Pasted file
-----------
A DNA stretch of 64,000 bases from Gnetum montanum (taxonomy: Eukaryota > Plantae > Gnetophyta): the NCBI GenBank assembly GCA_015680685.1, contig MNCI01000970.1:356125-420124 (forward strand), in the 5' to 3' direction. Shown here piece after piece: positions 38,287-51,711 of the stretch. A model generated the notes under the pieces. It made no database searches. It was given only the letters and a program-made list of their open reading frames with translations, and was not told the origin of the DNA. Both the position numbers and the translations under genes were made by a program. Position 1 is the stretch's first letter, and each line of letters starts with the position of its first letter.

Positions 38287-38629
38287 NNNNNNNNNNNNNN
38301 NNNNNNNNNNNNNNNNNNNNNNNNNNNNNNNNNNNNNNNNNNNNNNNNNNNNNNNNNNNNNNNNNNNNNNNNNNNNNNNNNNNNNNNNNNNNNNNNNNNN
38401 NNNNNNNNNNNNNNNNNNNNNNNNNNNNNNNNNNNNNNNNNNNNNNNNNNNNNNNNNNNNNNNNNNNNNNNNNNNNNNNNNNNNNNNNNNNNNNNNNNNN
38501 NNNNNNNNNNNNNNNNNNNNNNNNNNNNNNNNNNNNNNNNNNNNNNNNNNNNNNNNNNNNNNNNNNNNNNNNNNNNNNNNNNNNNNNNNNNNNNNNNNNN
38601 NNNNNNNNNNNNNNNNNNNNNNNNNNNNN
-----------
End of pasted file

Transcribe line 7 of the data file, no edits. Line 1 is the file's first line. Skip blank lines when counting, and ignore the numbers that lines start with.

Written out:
38601 NNNNNNNNNNNNNNNNNNNNNNNNNNNNN